Corema album spp: Edible wild crowberries with a high content in minerals and organic acids

Catarina Brito, Taciana Bertotti, Maria João Primitivo, Marta Neves, Cristiana L. Pires, Pedro F. Cruz, Patrícia A. T. Martins, Ana Cristina Rodrigues, Maria João Moreno, Rui M. M. Brito, Maria Jorge Campos, Daniela C. Vaz, Maria Fernanda Pessoa, Fernando Lidon, Fernando Reboredo, Vânia S. Ribeiro

Research output: Contribution to journalArticlepeer-review

4 Citations (Scopus)

Abstract

Edible wild plants are part of the ethnobotanical and gastronomic heritage of different geographical areas. Corema album (L.) D. Don is an endemic species of the dune systems of the Atlantic coast of the Iberian Peninsula. The aerial parts of Corema album are a source of nutrients and antioxidants. The Corema album white berry (Portuguese crowberry) is rich in calcium, iron, and zinc. The plant also shows high phenolic content and antioxidant capacity associated with the leaves, fruit, and flowers. The presence of organic acids, namely phenolic acids, such as hydroxycinnamic acids, and long chain polyunsaturated fatty acids (PUFAs) omega-3 and omega-6 has also been confirmed. Toxicity studies evaluated by cell viability tests with human intestinal epithelium model cells (Caco-2) have shown that, at low concentrations, plant extracts may present beneficial effects.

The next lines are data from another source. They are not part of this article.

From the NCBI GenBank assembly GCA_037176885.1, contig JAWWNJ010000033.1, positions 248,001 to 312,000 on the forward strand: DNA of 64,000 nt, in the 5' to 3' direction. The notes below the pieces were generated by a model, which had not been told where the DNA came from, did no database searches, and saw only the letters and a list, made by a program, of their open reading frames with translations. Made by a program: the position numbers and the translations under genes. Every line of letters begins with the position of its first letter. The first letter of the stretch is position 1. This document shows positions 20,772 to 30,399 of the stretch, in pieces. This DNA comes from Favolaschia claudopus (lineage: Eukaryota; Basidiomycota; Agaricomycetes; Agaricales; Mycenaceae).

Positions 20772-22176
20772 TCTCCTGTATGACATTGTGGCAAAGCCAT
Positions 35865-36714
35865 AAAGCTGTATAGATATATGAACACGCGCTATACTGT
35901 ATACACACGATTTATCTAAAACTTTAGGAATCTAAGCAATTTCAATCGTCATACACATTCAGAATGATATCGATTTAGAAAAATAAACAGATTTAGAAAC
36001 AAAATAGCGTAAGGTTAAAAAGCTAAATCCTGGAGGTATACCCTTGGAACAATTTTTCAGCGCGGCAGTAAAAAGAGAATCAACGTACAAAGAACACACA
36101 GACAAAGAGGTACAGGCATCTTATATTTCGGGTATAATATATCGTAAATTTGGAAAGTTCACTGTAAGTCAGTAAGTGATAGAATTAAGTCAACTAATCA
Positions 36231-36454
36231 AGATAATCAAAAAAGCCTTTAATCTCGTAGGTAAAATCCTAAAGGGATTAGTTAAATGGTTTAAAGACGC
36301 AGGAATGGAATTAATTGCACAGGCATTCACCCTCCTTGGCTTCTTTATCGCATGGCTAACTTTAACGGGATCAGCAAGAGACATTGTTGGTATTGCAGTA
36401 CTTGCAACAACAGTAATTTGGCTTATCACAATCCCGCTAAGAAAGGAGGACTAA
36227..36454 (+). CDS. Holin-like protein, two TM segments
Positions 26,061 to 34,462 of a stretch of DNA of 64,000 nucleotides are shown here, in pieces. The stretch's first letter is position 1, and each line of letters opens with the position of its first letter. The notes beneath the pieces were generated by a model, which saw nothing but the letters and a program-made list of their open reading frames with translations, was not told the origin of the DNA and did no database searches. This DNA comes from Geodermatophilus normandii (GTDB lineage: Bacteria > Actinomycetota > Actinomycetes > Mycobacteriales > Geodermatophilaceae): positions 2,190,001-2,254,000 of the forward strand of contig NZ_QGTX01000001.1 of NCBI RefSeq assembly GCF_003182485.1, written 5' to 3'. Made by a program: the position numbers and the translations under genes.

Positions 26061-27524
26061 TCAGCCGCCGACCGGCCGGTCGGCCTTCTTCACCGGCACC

Original languageEnglish
Article number128732
JournalFood Chemistry
Volume345
DOIs
Publication statusPublished - 30 May 2021

Keywords

  • Antioxidant capacity
  • Caco-2 cells
  • Corema album
  • Mineral content
  • Organic acids
  • White berries
  • Wild edible plants

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